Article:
Student and Teacher

I’ve been a student for the past… seventeen years. Wow. And I’ll be a student for two more as I work towards my masters degree. I’ve always felt like teaching would be a way to stay in school, and I suppose it is, but being a student feels much more comfortable than being a teacher. (That could have something to do with being a student for seventeen years and only having been a teacher for three weeks.)

Being a first-year music teacher is frightening, and demanding, and exciting, but one thing that does not surprise me is that it makes me into even more of a student. Not only am I learning about the craft of teaching, but I’m learning more about music. If you want to become master of something, try teaching it. There’s nothing for learning like teaching. For instance, I am much more familiar with Haydn’s Surprise Symphony than before. If you’d like a surprise, just listen. Haydn was tired of people falling asleep during his concerts…


A Lickety-Split Performance

We interrupt this program for a brief digression into the actual life of the Blogger.

Laura and I sang this song at the Musical Instrument Museum on Saturday. The sound quality isn’t tip-top, but hopefully you get the idea.

That’s a lot of words, ladies and gentlemen.

This is called mouth music, sung in Gaelic, and the sound of the words and the rhythm are more important than the meaning of the words. Makes you want to do a jig, doesn’t it? (That’s because it’s dancing music.)

As long as we’ve digressed into my life, I should tell you that I got the job teaching at Archway Classical Academy, North Phoenix. I am officially an elementary music teacher! I’m absolutely thrilled.

End of update. See you tomorrow for the Tract of Give Us Rest!

My Midsummer Night’s Dream that I will survive today

Today is the day. Today is teaching demonstration day.

It’s a class of 13 students, and I’m nervous about what they do and do not already know. If they’re not familiar enough with solfege, this lesson won’t begin to make sense to them. And I’ll have to adjust, and adjusting on the fly is not one of my strong suits. I’m much better at planning.

The lesson is centered around A Midsummer Night’s Dream. It’s about the way Mendelssohn used minor keys in his incidental music to represent the fairy kingdom, and major music to represent the lovers and the human world. The three main themes in his Overture to A Midsummer Night’s Dream are commonly interpreted as the fairies, the lovers, and Bottom the donkey-headed clown. You can hear the fairies fluttering around in e-minor, the lovers swooning in B Major, and Bottom’s donkey bray.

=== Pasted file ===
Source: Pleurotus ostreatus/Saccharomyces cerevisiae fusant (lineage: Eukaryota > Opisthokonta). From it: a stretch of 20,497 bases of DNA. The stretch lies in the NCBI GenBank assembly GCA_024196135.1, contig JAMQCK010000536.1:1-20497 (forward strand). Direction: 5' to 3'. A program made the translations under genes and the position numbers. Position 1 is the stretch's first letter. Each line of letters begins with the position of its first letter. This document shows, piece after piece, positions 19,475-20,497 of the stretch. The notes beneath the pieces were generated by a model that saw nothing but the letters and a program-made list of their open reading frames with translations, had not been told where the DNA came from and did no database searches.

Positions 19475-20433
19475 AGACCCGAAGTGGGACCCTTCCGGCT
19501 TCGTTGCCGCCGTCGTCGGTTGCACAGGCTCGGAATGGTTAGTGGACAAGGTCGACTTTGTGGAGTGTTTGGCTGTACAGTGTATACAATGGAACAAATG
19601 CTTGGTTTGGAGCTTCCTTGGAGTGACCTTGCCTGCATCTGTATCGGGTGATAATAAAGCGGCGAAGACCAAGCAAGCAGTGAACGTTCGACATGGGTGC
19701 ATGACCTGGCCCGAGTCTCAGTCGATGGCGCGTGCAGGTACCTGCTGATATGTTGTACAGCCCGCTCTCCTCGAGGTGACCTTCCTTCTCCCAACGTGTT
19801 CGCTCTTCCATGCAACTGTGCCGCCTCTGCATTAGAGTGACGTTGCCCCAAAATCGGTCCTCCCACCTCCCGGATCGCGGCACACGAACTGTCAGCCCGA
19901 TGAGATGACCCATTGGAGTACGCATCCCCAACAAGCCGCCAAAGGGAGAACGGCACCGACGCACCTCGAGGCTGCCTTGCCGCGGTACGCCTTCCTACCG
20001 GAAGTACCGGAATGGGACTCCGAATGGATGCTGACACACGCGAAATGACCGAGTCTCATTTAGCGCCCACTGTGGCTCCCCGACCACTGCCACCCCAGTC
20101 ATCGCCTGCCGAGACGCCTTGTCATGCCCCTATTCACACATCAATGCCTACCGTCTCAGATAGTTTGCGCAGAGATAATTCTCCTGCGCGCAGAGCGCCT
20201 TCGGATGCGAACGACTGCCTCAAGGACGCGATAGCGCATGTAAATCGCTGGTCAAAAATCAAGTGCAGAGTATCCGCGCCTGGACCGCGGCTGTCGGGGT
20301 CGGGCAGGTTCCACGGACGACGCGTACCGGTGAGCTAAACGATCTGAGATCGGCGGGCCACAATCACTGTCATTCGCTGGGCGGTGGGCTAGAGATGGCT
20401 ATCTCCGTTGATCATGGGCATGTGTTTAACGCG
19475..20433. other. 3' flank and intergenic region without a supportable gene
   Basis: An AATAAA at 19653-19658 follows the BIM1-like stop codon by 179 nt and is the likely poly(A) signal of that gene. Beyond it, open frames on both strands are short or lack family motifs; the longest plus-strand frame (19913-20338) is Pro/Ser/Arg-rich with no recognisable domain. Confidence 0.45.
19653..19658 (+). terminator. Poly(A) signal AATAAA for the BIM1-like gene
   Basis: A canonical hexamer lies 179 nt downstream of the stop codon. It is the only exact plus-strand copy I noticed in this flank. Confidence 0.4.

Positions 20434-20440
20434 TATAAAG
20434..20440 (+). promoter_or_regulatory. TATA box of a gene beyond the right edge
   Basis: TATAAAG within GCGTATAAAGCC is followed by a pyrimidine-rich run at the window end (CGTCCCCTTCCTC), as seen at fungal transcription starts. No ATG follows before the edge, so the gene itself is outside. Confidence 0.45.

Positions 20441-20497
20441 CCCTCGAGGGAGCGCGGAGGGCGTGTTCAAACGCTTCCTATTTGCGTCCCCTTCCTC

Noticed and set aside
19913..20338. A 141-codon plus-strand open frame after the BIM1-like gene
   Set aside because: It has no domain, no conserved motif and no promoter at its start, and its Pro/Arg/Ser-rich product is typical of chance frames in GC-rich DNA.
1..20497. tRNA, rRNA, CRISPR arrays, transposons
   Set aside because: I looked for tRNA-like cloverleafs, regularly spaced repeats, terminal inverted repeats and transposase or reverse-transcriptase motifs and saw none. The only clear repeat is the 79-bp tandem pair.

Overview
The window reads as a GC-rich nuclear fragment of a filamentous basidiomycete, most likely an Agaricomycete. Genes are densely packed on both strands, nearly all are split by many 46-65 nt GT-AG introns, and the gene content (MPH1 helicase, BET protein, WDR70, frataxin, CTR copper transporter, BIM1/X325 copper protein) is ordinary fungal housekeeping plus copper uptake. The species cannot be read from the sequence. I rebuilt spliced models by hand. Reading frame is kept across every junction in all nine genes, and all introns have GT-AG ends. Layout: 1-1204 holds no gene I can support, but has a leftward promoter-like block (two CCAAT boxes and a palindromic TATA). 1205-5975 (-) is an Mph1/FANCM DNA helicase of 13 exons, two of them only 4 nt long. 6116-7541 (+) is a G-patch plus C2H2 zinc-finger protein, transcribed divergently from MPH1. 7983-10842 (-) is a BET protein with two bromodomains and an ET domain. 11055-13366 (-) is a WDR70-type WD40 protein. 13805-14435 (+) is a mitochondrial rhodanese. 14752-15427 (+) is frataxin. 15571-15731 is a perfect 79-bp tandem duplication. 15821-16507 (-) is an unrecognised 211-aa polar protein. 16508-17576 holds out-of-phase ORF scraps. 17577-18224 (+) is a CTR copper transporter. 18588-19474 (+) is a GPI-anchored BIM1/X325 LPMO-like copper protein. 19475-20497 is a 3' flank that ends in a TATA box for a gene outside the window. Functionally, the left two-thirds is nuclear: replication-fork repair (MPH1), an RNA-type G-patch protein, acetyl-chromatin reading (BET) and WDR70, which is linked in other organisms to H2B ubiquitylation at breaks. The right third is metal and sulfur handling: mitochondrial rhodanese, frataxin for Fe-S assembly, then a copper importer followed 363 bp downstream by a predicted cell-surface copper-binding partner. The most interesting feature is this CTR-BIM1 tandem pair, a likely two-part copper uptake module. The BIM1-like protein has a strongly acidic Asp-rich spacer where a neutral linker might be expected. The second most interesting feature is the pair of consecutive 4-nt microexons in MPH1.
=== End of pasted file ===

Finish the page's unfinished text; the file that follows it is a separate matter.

I have to keep reminding myself that my value as a human being does not rest on my ability to teach. God loves me and will continue to even if I totally botch this. But still, I hope it goes well.

Auditioning to be a Teacher

Well, I’m packing to go to Denver at the last minute. Sicily and I are leaving tomorrow morning at 8:45 to see Janna in Denver!! I’m going to try to find my camera- it will be the first time I’ve used it since high school, essentially. Looking at all the photography on the blogosphere actually makes me miss using it (and makes me want a new and better one).

I had a job interview for a part-time, elementary music job today. I’ve been nervous about it all week, but it must have gone moderately well because they asked me to come back and do a teaching demo. The thought of doing a teaching audition scares me. The interview was scary enough, but now I have to come in and teach with people watching and analyzing me.

Teaching makes me so much more nervous than performing does. As a performer I could memorize and work out all details beforehand, but as a teacher I can do my best to plan and then I have to think on my feet. Also, children rely on teachers to give them the life skills and knowledge they need to live as productive and happy people, which seems a very serious commission to me. With the theme of planning vs. improvisation, I’m not really nervous about crafting a lesson plan. I’m nervous about how to handle the things that just come up in a classroom, especially discipline. But, if God wants me here, I’ll get the job, and if He doesn’t He’ll have something else for me. My responsibility is to do the best I can.

Perhaps I should petition to acquire the disorder strabismus

“A cross-eyed teacher can keep twice the number of children in order than any other, because the pupils do not know who she’s looking at.”  ~Four Hundred Laughs: Or, Fun Without Vulgarity, compiled and edited by John R. Kemble, 1902